July 22, 2024
The Pro’s and Con’s of Aluminum Hull Boats Vs. Fiberglass Boats

This is an age-old question that is full of half-truths so in this article we are going to go over the facts about aluminum hulls vs. fiberglass.

Let’s begin by addressing the weight issue. Aluminum hulls are typically twenty percent lighter than fiberglass and that also converts into savings on fuel costs and that also means better performance. One of the myths is that a heavier hull will ride softer but that is not true. It depends on the angle of attack of the bow and how it splits the waves. Just look at a Coast Guard patrol boat and they are all metal and yet they have a very soft ride compared to most composite boats. This again comes from a sharp bows dead rise splitting the waves and the weight really does not have much of an influence. The bow works just like a knife! If it is sharp it will split just about anything but if it is dull good luck on splitting a stick of cold butter!

Another common myth about aluminum hulls is they are square and not attractive. Again this can easily be disproven by looking at all the mega yachts that have beautiful lines and are mostly constructed of metal. The shape is determined by the designer and the skill of the crafts people who build the boat. Another example is just look at most cars and they are made from metal and are very stylish. A boat is only as attractive as the designer plans it to be. One of the reasons aluminum boats are square is many are built by welders who do not have a design background.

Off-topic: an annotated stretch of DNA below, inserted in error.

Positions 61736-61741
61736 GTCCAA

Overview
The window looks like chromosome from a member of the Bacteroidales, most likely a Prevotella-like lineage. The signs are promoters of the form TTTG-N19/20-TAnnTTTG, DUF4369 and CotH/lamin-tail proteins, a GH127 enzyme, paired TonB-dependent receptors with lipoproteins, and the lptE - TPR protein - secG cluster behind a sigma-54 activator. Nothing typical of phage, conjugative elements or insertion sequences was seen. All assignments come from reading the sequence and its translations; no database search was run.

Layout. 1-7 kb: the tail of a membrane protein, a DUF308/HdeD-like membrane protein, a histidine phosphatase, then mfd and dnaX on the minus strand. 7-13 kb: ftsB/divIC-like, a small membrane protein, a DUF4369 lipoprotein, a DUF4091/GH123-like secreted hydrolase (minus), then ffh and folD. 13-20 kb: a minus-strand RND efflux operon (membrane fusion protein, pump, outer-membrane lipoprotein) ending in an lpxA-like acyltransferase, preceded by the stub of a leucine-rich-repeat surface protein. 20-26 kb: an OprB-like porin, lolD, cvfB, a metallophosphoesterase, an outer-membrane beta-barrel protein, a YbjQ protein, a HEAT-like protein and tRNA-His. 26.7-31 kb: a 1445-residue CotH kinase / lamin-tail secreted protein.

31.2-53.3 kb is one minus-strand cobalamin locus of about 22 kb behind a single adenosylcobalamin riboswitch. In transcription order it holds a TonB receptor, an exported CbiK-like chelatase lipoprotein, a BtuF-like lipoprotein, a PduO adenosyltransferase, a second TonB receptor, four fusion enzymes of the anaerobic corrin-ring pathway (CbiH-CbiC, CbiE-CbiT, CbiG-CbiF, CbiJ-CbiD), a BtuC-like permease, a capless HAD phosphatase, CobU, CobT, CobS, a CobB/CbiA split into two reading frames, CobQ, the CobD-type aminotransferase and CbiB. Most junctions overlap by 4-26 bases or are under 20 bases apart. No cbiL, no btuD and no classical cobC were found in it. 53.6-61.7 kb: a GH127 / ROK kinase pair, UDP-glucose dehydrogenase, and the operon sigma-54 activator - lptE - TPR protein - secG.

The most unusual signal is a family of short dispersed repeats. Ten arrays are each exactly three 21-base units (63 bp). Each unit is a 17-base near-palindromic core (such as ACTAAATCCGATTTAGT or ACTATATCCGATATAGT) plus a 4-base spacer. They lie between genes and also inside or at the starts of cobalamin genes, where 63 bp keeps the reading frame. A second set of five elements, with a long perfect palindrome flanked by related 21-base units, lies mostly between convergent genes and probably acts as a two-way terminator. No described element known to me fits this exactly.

If you have heard aluminum is maintenance free then that is also false. Actually fiberglass is easier to maintain then metals metal boats. There is an issue called galvinetic corrosion that occurs with metals that is caused when two dissimilar metals come into contact with each other. In aluminum boats this typically occurs when stainless steel hardware is used and what happens is these two metals have a different electrical charge that literally makes them act as a battery and that causes the metals to decay. Most boat owners are familiar with this concept from the sacrificial diode mounted on the motor that decays over time.

Aluminum is superior in terms of the paint chipping from activities like beaching and hitting unforeseen objects. Fiberglass has something called a gel coat that makes it shine but it is also very delicate and can chip without much effort. On the upside for composites they can easily be repaired and buffed out to shine again.

In the end either type of boat is a good choice but if you plan to beat up the boat and get rough with it a metal boat may be a better choice.